Mark Twain was greatly influenced by George MacDonald, as was the great Christian devotion writer Oswald Chambers who said, "It is a striking indication of the trend and shallowness of the modern reading public that George MacDonald's books have been so neglected."
I could go on, but you get the picture. George MacDonald would eventually write many books, but two of them, Robert Falconer and Lilith, showed his intense dislike for the idea that God's electing love is limited to some and denied to others. C.S. Lewis describes in George MacDonald: An Anthology how MacDonald kept the "worthy" portion of his Scottish Calvinism while renouncing the doctrine of predestination: "In the very midst of his intellectual revolt (from Calvinism), MacDonald forces us to see elements of real and perhaps irreplaceable worth in the thing from which he is revolting."
Don't gloss over what Lewis is saying. In the midst of rejecting God's distinguishing love, MacDonald keeps his readers focused on the real worth of Calvinism. If the "real worth" of Calvinism is not God's distinguishing love, then what is it? MacDonald believed Calvinism correctly conveyed a real sense of God's majesty, sovereignty, and power. MacDonald believed and taught that God can do as He pleases at all times or He would not be God. This was the portion of Calvinism that MacDonald deemed worthy. What MacDonald despised was the belief that God chooses to save some and not all.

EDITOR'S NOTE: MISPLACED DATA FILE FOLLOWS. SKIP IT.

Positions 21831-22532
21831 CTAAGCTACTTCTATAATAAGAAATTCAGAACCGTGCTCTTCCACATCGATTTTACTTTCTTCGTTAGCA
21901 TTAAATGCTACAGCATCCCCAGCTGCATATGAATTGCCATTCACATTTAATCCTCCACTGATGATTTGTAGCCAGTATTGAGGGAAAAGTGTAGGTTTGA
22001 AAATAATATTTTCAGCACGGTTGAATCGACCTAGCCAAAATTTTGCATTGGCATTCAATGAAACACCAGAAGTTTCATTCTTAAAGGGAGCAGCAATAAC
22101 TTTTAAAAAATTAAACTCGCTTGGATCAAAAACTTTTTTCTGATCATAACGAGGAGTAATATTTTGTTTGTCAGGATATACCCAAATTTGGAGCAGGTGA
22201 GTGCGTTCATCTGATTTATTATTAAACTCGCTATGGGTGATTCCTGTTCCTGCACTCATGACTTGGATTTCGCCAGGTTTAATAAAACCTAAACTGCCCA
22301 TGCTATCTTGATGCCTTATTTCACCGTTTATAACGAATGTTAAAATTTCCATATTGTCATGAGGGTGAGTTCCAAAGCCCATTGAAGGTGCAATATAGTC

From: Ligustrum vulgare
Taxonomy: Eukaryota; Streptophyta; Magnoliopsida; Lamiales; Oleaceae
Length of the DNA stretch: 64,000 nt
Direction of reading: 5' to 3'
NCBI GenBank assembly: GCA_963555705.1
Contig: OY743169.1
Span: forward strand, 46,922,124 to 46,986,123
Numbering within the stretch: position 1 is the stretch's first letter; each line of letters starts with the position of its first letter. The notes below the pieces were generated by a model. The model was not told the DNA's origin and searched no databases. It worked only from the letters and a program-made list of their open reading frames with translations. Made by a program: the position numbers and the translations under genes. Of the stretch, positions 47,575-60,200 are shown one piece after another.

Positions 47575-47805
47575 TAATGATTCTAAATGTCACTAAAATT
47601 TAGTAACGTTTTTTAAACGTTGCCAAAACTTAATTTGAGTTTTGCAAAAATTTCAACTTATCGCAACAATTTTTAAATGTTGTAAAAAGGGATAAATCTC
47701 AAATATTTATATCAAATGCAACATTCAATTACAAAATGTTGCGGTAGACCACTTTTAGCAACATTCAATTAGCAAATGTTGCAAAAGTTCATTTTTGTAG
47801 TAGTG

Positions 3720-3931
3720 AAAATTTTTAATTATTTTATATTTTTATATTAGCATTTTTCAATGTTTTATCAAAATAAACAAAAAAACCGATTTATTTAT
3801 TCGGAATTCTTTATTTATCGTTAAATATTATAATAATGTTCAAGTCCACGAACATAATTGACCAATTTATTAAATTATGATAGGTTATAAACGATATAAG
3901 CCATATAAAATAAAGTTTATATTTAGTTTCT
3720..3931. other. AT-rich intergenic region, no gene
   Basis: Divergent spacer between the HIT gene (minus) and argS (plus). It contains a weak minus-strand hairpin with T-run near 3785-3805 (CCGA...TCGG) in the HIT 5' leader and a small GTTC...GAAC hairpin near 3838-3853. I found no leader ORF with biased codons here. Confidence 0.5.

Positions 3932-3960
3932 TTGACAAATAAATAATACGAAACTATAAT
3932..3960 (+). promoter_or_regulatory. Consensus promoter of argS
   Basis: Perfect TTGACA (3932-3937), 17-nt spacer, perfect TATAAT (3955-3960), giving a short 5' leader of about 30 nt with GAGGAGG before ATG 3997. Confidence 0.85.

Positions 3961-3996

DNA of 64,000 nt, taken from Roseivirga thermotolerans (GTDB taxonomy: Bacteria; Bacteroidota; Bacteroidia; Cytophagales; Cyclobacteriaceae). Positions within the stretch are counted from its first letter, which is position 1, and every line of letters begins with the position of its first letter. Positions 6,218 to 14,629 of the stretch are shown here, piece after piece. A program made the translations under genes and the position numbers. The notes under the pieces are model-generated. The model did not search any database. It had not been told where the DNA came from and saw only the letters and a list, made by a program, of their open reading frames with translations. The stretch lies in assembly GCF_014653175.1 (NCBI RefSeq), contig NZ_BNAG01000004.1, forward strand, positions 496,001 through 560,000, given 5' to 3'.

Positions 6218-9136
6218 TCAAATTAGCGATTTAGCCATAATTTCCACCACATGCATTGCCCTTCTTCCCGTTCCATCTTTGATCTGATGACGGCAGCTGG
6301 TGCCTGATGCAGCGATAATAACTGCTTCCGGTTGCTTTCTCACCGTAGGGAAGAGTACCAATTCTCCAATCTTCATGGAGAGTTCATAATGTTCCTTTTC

George MacDonald came to believe in universal reconciliation.
C.S. Lewis never fully adopted George MacDonald's eschatology of universal reconciliation. However, Lewis did challenge the traditional doctrine of hell, showing how much he was influenced by MacDonald. In Lewis' book The Great Divorce, a person named "MacDonald" appears as a heavenly guide and shows how it might be that a person can finally reject God's love and spend eternity in total isolation and darkness. Then, a character named "Lewis" challenges the heavenly guide (MacDonald) by reminding him that he had believed in universal reconciliation while he lived on earth. MacDonald responds that indeed, it is possible that everyone will eventually be saved (as he believed on earth), but "we cannot know this" with certainty. C.S. Lewis taught in The Great Divorce that what we can know is God's mercy and love are endless, but if we spurn His love and mercy, we cease being human beings in any meaningful sense. If God's mercy and love do not ultimate obtain for us victory over our sin and selfishness and there is an eternal hell, then that hell will be "outer darkness" where the consuming fires of God's love are not being experienced. For God's fire of love consumes our sin.